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Redotex: Why the Mexican Diet Pills are Dangerous


Article edited for scientific accuracy by Illuminate Labs Blog Editor Taylor Graber MD 

Many American consumers have recently taken to purchasing Mexican diet pills, either abroad (in Mexico) or in the U.S. Prescription diet pills like Contrave can be expensive, so cash-strapped consumers often seek cheaper black market options.

In this article we’ll review what “Mexican diet pills” actually are, and why we believe them to be unsafe.

What are Mexican Diet Pills?

Most American consumers who reference “Mexican diet pills” are referring to a brand named Redotex, which is a weight loss supplement that’s trademarked in Mexico but unavailable for sale in the U.S. because it’s not approved by the Food and Drug Administration (FDA).

The pills have dangerous side effects, but have been popular in the black market for decades. The New York Times published an article in 1987 on the illegal flow of Redotex from Mexico to the U.S.

Because the brand is legal in Mexico, American consumers can cross the border and acquire it easily at pharmacies and convenience stores.

What’s it Made Of?

Redotex has five active ingredients: tri-iodothyronine, atropine, diazepam, aloin, and d-norpseudoephedrine.

The first ingredient is a synthetic thyroid hormone. The second is a prescription medication that affects the nervous system. Diazepam is a benzodiazepine (benzo), which has an anti-anxiety effect probably to dull the stimulatory effect of the other ingredients. 

Aloin is a laxative, and d-norpseudoephedrine is a psychoactive stimulant. 

You don’t need a medical background to recognize that those five ingredients sound like a dangerous combination.

Is Redotex Effective?

There aren’t any published medical studies on the effectiveness of Redotex that we could find, presumably because it’s banned in so many countries. Since it was approved for sale in Mexico there’s probably at least some evidence it’s effective for weight loss.

The ingredient tri-iodothyronine may be effective because it's a synthetic thyroid hormone, and weight loss is a common side effect of thyroid medication. Stimulants are also known to cause weight loss because they increase metabolic rate, so the ingredient d-norpseudoephedrine may also be effective.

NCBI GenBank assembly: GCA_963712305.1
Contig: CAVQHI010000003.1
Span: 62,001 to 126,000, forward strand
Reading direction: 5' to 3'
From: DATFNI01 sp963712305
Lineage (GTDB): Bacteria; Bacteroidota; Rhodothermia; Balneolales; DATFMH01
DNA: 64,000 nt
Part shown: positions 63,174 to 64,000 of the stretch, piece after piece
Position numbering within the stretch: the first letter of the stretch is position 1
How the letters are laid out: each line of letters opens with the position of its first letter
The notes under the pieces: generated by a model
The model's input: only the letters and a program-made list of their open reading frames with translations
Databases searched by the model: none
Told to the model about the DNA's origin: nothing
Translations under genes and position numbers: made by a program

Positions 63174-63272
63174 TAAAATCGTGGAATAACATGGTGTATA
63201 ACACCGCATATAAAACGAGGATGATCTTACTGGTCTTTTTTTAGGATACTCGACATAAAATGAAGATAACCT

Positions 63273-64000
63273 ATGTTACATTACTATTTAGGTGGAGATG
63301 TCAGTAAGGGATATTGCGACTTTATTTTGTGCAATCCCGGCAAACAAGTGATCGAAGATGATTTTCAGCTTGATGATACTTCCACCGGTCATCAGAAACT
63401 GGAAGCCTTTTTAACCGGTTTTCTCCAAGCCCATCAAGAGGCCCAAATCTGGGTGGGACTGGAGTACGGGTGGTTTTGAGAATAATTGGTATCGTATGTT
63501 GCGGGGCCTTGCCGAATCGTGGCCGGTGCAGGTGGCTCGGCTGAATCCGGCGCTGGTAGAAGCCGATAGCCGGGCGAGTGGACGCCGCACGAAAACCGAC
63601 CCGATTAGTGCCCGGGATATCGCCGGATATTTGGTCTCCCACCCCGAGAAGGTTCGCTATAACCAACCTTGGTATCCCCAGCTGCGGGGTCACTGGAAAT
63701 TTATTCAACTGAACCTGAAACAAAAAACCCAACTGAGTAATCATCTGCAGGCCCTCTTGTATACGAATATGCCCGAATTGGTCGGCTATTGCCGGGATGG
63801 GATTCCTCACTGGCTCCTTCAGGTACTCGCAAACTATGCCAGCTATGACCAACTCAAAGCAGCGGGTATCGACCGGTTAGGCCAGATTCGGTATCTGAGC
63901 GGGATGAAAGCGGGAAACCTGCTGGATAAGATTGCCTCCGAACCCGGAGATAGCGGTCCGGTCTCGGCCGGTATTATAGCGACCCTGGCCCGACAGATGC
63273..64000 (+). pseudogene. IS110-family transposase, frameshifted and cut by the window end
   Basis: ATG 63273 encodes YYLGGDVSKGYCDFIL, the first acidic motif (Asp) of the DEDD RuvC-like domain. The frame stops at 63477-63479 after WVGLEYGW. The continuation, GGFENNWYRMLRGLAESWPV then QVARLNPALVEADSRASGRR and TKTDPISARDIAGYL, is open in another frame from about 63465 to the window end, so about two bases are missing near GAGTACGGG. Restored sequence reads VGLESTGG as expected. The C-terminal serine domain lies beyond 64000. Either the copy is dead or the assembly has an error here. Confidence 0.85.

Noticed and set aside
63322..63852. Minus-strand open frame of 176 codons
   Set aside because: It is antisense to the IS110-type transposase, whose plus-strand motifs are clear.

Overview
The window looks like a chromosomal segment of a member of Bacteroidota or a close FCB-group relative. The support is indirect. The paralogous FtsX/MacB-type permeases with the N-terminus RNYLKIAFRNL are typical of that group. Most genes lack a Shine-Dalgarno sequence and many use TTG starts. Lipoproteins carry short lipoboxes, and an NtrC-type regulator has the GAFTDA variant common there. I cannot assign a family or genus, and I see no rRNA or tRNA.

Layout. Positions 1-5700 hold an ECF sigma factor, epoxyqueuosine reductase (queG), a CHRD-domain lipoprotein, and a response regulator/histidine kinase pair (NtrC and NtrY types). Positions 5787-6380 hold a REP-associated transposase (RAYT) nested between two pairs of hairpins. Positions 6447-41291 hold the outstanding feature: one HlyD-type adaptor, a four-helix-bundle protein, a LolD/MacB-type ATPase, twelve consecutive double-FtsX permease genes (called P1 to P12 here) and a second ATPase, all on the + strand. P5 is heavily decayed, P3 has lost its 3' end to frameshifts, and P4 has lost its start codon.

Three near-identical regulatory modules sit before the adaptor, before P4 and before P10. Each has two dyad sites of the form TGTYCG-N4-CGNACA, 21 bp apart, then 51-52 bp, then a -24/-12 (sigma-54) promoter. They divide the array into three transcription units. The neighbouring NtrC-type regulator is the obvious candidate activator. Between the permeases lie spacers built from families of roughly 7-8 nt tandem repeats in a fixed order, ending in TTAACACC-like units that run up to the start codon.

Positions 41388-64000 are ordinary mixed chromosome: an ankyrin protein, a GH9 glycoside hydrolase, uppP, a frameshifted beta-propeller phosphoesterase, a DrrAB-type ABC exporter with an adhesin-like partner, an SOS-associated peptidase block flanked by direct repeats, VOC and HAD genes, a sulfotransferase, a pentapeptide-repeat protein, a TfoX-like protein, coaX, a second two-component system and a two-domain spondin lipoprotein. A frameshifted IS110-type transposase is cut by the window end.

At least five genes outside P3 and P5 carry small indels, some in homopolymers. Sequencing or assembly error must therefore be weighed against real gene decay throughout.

Redotex may be effective for weight loss short-term, but it’s a dangerous way to treat weight management in our opinion and there aren’t enough long-term studies proving its safety.

Redotex Side Effects

This product has significant side effects, and there are even clinical reports of patients becoming severely ill after a single dose of this product.

A medical study found that just two pills of Redotex can cause life-threatening symptoms due to the high levels of thyroid hormone included. The study detailed a patient who had elevated heart rate and blood pressure after taking the Mexican diet pills, and had to be treated at a hospital.

Another medical study published case reports of two patients with clinical thyrotoxicosis (excess thyroid hormone) due to Redotex use.

Overall this product carries side effect risks that are higher than other diet pills that we’ve reviewed.

Conclusion

Redotex is one of the most dangerous ways to induce weight loss. With any medical treatment, benefit needs to be weighed against risk, and the risk with taking these Mexican diet pills is too high.

There are plenty of weight loss strategies which aren’t recommended because of the overall health risks. Abusing stimulants may lead to weight loss, but it would never be recommended as a treatment because it leads to worsening overall health and wellness, and is not an effective long-term strategy.

We recommend avoiding Redotex entirely, and seeking more natural weight loss strategies like diet and exercise modifications which carry little to no risk of harm.




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